Temporary mental lapses are now believed to occur when these cells struggle to translate visual information into conscious thought.
"We discovered that starving the body of sleep also robs neurons of the ability to function properly", said senior author Dr. Itzhak Fried, professor of neurosurgery at the David Geffen School of Medicine at UCLA and Tel Aviv University. Fried explained that this is a reflection of how the brain reacts to different things and situations around us.
How was the study carried out? The patients were hospitalized for a week and implanted with electrodes to pinpoint the place in the brain where their seizures originated.
"Slow sleep-like waves disrupted the patients' brain activity and performance of tasks", said Fried. To identify memory recall and visual perception accurately, the researchers carefully looked at how temporal lobe neurons responded. "Unlike the usual rapid reaction, the neurons responded slowly and fired more weakly, and their transmissions dragged on longer than usual".
This examination will also help the researchers to understand why seizures develop on sleep deprivation.
You may curse your memory when you lose your house keys for the umpteenth time or fail to find your vehicle after just half an hour in the supermarket.
The study, lead by Dr Itzhak Fried from the University of California, found that parts of the brain can shut themselves off in people who are particularly exhausted - leading people to struggle to connect visual information with conscious thought.More news: Facebook brings P2P payments to Messenger users in the UK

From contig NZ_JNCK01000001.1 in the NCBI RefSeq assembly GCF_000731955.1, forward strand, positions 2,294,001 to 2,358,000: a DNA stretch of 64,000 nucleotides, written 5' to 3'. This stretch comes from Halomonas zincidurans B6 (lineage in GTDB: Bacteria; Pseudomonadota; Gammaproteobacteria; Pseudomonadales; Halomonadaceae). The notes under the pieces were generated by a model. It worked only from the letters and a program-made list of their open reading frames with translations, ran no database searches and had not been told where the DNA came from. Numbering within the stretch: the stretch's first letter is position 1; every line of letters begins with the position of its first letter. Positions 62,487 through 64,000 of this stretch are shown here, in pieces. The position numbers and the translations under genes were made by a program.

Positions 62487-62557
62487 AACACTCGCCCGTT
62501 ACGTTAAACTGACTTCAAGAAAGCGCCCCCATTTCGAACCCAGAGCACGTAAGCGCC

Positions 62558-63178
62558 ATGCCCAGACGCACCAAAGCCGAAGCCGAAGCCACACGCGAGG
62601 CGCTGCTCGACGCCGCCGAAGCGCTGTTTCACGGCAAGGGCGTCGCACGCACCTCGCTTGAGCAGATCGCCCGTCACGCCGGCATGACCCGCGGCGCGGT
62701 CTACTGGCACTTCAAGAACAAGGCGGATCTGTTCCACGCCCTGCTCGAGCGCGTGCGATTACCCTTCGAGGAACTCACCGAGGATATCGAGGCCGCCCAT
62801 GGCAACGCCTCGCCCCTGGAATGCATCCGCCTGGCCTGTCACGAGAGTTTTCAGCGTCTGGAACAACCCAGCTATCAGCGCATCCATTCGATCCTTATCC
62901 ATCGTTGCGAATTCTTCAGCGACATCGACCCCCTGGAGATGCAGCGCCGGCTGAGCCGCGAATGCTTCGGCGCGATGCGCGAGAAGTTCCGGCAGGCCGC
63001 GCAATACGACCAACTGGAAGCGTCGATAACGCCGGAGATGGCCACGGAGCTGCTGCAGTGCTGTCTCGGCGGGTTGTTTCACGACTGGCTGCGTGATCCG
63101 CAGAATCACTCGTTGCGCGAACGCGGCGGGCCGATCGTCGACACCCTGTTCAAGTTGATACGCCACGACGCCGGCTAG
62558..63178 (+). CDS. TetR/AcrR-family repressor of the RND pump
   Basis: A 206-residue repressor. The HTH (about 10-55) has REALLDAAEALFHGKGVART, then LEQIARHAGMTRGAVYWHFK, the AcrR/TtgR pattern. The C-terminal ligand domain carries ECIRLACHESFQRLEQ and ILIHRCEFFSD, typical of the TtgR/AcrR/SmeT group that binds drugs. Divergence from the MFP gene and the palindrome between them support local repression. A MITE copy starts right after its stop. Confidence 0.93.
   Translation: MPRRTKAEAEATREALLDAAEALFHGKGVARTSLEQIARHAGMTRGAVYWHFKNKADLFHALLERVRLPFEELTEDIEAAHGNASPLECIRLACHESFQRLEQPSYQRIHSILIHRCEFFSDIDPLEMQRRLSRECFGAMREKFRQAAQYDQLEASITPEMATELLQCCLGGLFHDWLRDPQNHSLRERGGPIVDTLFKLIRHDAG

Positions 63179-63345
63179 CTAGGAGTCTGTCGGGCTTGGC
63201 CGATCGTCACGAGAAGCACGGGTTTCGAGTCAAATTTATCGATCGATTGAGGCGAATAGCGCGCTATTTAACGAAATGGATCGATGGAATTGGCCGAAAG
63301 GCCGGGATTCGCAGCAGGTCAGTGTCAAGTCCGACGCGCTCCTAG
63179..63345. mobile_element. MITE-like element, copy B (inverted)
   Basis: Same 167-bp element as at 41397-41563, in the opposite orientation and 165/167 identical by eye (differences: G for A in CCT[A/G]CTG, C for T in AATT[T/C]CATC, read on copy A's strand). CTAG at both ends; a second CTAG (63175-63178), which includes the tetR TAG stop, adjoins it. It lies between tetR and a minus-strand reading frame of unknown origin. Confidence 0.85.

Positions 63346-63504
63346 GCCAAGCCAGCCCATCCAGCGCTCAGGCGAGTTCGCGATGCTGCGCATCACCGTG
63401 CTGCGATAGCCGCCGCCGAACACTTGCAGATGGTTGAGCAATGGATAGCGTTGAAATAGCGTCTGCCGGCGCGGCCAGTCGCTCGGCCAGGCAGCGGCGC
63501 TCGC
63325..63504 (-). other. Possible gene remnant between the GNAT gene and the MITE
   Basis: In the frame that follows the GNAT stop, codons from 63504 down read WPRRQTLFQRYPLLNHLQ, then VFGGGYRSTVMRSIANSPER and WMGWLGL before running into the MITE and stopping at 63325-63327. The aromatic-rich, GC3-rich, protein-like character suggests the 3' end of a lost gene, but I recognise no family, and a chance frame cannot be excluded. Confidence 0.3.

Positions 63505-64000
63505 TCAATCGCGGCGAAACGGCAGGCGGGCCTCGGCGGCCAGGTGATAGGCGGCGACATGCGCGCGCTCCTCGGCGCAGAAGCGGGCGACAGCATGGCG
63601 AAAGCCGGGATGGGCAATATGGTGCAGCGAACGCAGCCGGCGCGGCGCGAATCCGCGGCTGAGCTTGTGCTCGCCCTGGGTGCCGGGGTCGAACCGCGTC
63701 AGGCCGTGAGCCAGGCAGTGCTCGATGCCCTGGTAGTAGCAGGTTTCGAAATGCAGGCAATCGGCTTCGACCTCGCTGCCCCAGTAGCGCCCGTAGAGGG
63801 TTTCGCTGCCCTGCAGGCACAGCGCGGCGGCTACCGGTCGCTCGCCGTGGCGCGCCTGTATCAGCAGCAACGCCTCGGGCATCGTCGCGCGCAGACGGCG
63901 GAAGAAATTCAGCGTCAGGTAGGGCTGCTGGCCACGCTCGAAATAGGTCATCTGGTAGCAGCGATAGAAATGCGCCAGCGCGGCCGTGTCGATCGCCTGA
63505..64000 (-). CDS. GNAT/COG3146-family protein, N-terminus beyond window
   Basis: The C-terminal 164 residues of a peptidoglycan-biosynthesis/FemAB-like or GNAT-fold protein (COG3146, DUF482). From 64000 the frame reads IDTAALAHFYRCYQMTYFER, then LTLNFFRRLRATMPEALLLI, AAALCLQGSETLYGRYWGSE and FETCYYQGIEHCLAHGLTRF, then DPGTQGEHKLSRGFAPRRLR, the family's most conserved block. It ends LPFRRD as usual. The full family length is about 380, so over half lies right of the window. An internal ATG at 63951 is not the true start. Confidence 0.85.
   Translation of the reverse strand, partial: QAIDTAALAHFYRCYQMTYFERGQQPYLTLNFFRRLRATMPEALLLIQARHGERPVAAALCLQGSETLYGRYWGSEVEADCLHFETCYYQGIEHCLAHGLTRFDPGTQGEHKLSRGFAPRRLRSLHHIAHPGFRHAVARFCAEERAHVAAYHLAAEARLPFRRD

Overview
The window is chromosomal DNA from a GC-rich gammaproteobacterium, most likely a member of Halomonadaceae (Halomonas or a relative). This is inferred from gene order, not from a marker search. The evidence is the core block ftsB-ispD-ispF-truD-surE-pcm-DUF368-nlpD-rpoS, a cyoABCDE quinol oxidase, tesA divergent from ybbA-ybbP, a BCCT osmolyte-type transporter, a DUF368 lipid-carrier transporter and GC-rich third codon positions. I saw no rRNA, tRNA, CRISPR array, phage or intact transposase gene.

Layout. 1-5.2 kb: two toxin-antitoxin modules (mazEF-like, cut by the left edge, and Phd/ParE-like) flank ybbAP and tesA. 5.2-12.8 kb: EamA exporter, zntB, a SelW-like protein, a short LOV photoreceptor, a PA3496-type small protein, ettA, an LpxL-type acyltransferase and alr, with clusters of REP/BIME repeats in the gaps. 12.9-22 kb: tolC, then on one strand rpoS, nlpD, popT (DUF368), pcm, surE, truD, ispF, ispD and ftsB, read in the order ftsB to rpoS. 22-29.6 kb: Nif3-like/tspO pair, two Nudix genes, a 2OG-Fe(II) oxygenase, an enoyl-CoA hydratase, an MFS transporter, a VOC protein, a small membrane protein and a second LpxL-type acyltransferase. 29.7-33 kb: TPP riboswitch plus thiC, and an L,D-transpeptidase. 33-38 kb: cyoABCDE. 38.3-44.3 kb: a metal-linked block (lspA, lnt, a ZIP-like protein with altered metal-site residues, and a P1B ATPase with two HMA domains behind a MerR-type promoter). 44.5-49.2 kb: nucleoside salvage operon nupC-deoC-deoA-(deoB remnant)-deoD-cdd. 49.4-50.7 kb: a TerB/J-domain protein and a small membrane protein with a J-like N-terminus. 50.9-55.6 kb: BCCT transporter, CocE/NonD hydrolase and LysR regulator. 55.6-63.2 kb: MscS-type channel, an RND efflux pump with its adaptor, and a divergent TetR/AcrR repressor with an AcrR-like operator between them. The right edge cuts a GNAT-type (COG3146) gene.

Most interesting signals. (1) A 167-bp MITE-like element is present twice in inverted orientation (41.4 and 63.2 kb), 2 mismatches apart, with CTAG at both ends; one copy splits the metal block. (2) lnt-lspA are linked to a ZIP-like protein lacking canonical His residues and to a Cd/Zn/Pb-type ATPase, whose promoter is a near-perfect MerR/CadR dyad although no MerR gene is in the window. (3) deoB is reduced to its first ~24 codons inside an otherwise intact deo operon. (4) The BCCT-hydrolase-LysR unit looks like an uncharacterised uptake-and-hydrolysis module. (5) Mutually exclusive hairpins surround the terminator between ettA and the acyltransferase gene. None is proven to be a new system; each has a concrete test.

If you ever find yourself in this situation, there is some evidence that taking a quick nap will take the edge off of sleep deprivation. "The very act of seeing the pedestrian slows down in the driver's overtired brain", he explains in a UCLA release.
When you don't get enough sleep, parts of your brain are going to take catnaps the next day, even while you're ostensibly up and awake, a new study suggests.
The team further reports that this sluggish neuronal activity was also accompanied by slower brain wave patterns in the same region of the brain.
The phenomenon suggests that select regions of the patients' brains were dozing, causing mental lapses, while the rest of the brain was awake and running normally.
The long-term effects of chronic sleep deprivation have been associated with hypertension, diabetes, obesity, depression, heart attack, and stroke.
According to research, not getting adequate sleep disrupts the brain cells' ability to communicate with each other, thereby leading to one blanking out or spacing out.
Dr Fried said: 'Inadequate sleep exerts a similar influence on our brain to drinking too much. He believes that there should be legal and medical standards in place to identify worn out drivers on the road.